On the 14th April 2014, the European Council adopted the European Commission’s Regulation on Access to Genetic Resources and the fair and equitable sharing of benefits arising from their utilization (COM(2012)0576). This followed adoption on the 11 March by the European Parliament.
The Regulation is aimed at establishing a framework which lays down compliance measures for users of genetic resources, in line with the 2010 Nagoya Protocol.
The Nagoya Protocol is intended to provide a legal framework for implementing one of theConvention on Biological Diversity’s (CBD) primary objectives: ‘the fair and equitable sharing of the benefits arising out of the utilisation of genetic resources, including by appropriate access to genetic resources and by appropriate transfer of relevant technologies, taking into account all rights over those technologies and resources.’
The CBD did not however specify how fair and equitable sharing of genetic resources should be achieved in practice. Therefore, the Nagoya Protocol seeks to give effect to this by establishing more predictable conditions for access to genetic resources, ensuring benefit-sharing between users and providers, and ensuring that only legally acquired sources are used. Whilst all parties to the Protocol must take measures regarding user compliance, they are free to decide whether to regulate access, but, if they decide to do so, they must implement the detailed provisions set out in the Protocol. The EU ratified the Protocol in March 2014. The Protocol will not enter into force until it has been ratified by 50 Parties. The EU was the 30th ratification and so it still has a long way to go before it enters into force.
Article 6 of the Protocol provides that access to genetic resources should be subject to the prior informed consent (PIC) of the party providing genetic resources. Bilateral negotiations of mutually agreed terms (MATs) between the provider and user of genetic resources should be used to ensure that there is fair and equitable benefit-sharing of the genetic resources. The right to determine the terms of access and benefit-sharing through PIC and MATs is derived from the sovereign rights of states to exploit their own resources. This is enshrined in CBD, article 15(1) as well as in customary law.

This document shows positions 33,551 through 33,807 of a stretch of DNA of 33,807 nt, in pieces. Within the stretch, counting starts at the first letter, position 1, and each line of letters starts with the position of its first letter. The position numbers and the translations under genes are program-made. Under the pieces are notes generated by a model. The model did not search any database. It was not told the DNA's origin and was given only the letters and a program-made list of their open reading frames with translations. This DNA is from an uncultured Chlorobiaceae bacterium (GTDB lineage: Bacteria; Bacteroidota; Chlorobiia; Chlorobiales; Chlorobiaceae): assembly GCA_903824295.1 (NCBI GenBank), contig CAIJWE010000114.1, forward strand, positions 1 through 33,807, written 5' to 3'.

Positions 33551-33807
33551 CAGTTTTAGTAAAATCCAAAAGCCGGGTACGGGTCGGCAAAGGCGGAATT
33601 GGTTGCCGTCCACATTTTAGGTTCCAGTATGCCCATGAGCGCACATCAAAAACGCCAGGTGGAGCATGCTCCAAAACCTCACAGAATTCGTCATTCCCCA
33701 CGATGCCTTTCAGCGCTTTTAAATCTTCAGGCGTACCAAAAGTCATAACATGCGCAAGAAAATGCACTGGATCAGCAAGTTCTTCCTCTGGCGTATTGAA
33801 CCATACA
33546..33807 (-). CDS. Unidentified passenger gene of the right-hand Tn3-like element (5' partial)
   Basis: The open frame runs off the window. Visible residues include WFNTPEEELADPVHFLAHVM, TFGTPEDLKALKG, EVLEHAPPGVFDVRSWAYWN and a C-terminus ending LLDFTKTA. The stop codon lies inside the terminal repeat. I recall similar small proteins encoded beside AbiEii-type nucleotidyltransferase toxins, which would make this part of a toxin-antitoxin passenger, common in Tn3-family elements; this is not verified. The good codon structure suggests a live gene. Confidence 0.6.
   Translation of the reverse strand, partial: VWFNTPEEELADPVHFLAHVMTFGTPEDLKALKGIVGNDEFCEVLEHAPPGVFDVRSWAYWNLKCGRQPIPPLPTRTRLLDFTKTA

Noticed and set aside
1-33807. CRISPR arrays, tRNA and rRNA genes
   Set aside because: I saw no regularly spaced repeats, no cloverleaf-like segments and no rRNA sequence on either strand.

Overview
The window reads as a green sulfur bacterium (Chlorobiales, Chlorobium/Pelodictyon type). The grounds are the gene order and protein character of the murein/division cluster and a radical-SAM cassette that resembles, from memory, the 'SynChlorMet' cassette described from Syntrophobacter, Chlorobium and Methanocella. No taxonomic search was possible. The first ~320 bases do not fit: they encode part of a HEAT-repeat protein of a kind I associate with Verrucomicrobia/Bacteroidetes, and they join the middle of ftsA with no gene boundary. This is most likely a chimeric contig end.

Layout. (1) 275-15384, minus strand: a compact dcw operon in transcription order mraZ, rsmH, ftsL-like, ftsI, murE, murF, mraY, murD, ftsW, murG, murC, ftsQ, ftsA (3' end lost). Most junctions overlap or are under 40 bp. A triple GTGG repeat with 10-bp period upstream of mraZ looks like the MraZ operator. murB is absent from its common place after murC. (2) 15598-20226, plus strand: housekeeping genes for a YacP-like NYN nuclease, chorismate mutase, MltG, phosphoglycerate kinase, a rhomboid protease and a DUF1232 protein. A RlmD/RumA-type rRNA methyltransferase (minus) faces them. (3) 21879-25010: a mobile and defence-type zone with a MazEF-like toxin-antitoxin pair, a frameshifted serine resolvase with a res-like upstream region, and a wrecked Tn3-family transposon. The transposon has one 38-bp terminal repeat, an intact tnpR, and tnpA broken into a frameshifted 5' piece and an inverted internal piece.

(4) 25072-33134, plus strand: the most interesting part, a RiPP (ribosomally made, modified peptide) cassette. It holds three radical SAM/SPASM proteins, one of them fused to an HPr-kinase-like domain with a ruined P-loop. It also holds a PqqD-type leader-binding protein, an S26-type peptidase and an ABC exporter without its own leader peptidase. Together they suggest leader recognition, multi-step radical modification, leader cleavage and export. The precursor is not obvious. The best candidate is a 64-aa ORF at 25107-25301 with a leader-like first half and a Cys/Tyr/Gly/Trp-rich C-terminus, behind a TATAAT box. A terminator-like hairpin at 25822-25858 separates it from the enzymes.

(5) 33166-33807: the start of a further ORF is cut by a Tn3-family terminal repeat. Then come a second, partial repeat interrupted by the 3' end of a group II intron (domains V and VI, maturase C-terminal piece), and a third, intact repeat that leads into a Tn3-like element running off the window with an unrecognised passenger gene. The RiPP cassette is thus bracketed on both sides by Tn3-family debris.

The EU Regulation will oblige users (such as the feed and food industry, the pharmaceutical and cosmetics industry and researchers) to exercise due diligence to ascertain that genetic resources and associated traditional knowledge, which they utilise have been accessed in accordance with the applicable legal requirements, and that the benefits are fairly and equitably shared in accordance with mutually agreed terms.
In effect, this will force private collectors and companies, academic researchers or scientific institutions, to check that genetic resources and associated knowledge have been accessed legally and that the benefits are shared fairly and equitably.
This reflects one of the challenging features of the framework as the legal basis of access and benefit sharing is in a state’s sovereign rights over its genetic resources, but that the exchange of genetic resources is negotiated primarily by private institutions. Therefore the authority to grant access to genetic resources lies with the state, which can attribute this authority to for example research institutes. In contrast, those acquiring and using genetic resources are in many cases non-state entities, mostly private companies.
Under the Regulation, users will have to obtain an international certificate of compliance, in order to prevent illegal access to resources. Every member state will designate one or more competent authorities responsible for the application of the Regulation. The competent authorities will, among other things, carry out checks to verify users’ compliance with their obligations. The European Commission will make public a list of such authorities, including on the internet, and keep it up-to-date.
The Regulation also requires that collections, which are major suppliers of genetic resources and associated traditional knowledge, must be entered on an EU register established and maintained by the European Commission. In addition, the regulation provides for complementary measures obliging the Commission and member states to promote and encourage information and awareness raising and training activities to help all stakeholders understand their obligations and the implementation of this regulation as well as to encourage the development of, in particular, sectoral codes of conduct, guidelines and best practices, particularly where they would benefit academic, university and non-commercial researchers and small and medium-sized enterprises.
Member States must also establish penalties for infringing the rules.
In the UK, Defra have been consulting on the implementation of the Nagoya Protocol (closed April 2014). The consultation sought views on the rules the implementation of the rules, which are based on those established under the EU Regulations, which will be binding in the UK. The consultation included the setting of penalties for users who fail to meet their requirements under the Protocol, carrying out checks on compliance by users, and providing advice and support for users.